After Sucker Punch it was a pleasure to sit down today to Agora, a film which has at its heart a remarkable but little known woman from history. Intelligent and charismatic but, as portrayed here, immune to the overtures of her admirers, Hypatia (Rachel Weisz) was a scientist and astronomer in late 4th-century Alexandria. Although this was a city lauded as a centre for the most sophisticated and advanced learning for centuries, the film focuses on a time when science took a distant second place to increasingly violent expressions of religious fanaticism. A time when it could be dangerous for suggesting that it wasn’t God that directed earth’s path through the night sky. Particularly dangerous, if a woman were to think and teach these heresies.
Rachel Weisz’s Hypatia inspires all those she teaches, even the slave at her feet, as she explains why the earth is at the heart of a perfect celestial circle. Those she teaches succumb, especially Orestes (Oscar Isaac), later the Roman Governor of the city. But that isn’t the subject of Agora. Hypatia has little interest in such feelings, despite a compassion for humanity as a whole. As Hypatia seeks to protect the scholars and scrolls of the Library of Alexandria against the Christian mob, it’s clear that the real message of Agora is that science is the only truth, while religion – whether it’s paganism, Christianity or Judaism – is a brutal destroyer of life and knowledge.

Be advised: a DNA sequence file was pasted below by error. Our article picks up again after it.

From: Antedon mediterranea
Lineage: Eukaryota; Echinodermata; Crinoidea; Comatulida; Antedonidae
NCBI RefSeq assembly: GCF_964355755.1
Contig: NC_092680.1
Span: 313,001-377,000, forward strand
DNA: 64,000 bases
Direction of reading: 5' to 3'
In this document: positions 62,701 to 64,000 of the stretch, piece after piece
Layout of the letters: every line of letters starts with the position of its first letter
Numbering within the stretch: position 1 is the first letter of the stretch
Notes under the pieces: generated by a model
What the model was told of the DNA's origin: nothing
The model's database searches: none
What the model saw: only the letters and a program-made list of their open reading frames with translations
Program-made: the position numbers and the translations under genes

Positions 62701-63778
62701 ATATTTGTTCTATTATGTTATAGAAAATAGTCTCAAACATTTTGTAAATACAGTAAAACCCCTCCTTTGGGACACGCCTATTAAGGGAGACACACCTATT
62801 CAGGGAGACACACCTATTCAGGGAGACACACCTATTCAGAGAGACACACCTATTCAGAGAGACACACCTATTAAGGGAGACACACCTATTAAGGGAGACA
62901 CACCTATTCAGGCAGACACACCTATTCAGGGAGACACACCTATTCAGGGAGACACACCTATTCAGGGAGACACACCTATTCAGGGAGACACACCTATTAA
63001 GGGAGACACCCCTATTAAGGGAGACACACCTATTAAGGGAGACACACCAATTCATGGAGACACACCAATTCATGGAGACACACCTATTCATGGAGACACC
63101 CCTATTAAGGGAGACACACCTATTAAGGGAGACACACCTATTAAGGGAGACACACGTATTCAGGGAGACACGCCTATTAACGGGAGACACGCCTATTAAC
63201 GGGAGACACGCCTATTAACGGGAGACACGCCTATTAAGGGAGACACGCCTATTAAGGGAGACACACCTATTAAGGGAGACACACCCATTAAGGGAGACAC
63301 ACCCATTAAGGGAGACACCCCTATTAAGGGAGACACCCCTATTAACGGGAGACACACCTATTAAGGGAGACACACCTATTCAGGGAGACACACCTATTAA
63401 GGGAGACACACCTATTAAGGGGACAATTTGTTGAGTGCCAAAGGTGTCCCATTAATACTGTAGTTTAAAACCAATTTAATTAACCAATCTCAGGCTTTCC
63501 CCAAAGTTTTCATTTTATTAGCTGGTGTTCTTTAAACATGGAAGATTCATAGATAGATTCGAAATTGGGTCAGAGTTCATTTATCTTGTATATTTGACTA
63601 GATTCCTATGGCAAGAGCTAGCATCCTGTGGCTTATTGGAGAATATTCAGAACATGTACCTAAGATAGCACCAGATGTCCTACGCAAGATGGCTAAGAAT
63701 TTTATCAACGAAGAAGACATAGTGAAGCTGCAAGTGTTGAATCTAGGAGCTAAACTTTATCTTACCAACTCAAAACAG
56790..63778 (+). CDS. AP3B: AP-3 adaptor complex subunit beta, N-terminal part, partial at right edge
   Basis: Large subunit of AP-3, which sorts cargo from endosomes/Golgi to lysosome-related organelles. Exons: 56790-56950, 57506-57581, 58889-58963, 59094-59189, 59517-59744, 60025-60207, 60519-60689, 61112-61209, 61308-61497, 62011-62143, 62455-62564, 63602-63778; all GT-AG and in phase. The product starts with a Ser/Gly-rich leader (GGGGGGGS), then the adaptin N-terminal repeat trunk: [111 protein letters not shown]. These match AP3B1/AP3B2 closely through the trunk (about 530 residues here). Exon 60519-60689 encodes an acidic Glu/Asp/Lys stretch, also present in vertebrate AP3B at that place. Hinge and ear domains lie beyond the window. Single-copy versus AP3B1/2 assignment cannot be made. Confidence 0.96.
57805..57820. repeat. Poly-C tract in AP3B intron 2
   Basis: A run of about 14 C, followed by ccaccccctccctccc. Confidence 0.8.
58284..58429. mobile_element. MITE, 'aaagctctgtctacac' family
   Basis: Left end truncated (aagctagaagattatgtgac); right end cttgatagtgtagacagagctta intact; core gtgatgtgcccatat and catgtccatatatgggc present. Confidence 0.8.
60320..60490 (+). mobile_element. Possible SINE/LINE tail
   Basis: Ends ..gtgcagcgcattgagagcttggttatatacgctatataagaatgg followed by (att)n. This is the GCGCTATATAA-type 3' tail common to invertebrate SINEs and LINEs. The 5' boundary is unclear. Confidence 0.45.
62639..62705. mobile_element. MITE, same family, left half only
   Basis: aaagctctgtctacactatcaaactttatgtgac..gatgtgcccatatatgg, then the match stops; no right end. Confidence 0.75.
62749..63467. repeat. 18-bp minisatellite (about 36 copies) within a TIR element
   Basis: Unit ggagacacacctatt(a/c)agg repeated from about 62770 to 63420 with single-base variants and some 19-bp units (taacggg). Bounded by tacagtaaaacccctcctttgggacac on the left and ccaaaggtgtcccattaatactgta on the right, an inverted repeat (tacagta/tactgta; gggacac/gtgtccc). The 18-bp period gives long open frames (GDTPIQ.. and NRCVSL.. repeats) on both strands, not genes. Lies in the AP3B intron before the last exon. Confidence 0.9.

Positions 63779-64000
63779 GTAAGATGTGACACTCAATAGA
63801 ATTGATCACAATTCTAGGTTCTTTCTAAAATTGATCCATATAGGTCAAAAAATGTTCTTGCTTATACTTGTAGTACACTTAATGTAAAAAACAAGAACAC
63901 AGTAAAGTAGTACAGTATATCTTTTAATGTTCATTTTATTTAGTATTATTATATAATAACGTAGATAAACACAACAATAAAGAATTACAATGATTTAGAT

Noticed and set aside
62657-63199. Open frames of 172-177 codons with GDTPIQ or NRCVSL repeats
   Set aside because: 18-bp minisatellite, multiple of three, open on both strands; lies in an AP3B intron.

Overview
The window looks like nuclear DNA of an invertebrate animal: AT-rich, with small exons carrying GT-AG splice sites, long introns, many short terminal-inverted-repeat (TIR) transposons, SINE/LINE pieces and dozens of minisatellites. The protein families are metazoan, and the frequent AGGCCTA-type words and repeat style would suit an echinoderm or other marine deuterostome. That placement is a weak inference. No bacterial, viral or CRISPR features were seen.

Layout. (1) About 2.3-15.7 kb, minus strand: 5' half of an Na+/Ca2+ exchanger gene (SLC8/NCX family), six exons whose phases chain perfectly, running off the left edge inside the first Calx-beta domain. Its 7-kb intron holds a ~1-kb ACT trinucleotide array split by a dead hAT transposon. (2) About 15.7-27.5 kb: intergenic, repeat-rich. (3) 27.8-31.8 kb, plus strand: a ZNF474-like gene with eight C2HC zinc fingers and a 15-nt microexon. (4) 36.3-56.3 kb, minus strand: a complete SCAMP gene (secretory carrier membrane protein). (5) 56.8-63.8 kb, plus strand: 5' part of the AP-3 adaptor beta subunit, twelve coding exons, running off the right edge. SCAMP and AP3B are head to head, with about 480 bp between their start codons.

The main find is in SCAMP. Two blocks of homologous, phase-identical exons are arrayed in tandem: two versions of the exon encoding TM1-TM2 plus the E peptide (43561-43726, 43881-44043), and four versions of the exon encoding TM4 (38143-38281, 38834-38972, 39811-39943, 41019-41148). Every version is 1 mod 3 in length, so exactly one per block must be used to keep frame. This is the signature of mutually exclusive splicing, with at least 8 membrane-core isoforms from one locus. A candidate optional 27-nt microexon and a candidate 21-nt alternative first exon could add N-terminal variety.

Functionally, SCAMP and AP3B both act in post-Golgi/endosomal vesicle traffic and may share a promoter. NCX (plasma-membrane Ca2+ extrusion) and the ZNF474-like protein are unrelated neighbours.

Agora is divided into two parts: the first takes place before the Library is sacked; the second describes events once Alexandria has become a Christian anti-pagan, anti-Semitic city, under the control of Cyril (Sammy Samir), later to be saint but throughout an abomination. Despite events going on around her, even as female intellectuals are judged to be witches – after all, Jesus was followed by 12 men with not a woman among them – Hypatia continues to be driven to discover the path of the earth and the other celestial orbs. Finally, she concludes that the path must instead be an elipse, an idea that was not to be picked up on again until the 17th century.
But things can’t end well for Hypatia in this Alexandria. This is the end of the classical age. Intellectual thought is now at the mercy of fanaticism. The violence outside the doors of the Library cannot be held at bay indefinitely.
Alejandro Amenábar (The Others) has created a visually beautiful film, noticeable for its panning out from a vividly realised Alexandria into the starry sky, which fascinated Hypatia so much. However, this is also an emotionless film because Hypatia’s mind is forever distracted by what is going on above. While the men she teaches take sides, she remains fixed to the cause of science. But Rachel Weisz, as usual, is compelling and the tragedy is that we can see what’s coming while she cannot. It was a pleasure to get to know a little about such a woman who has been largely lost to history.
Agora received a limited theatrical release but is now available on DVD (very cheaply). Extras comprise deleted scenes.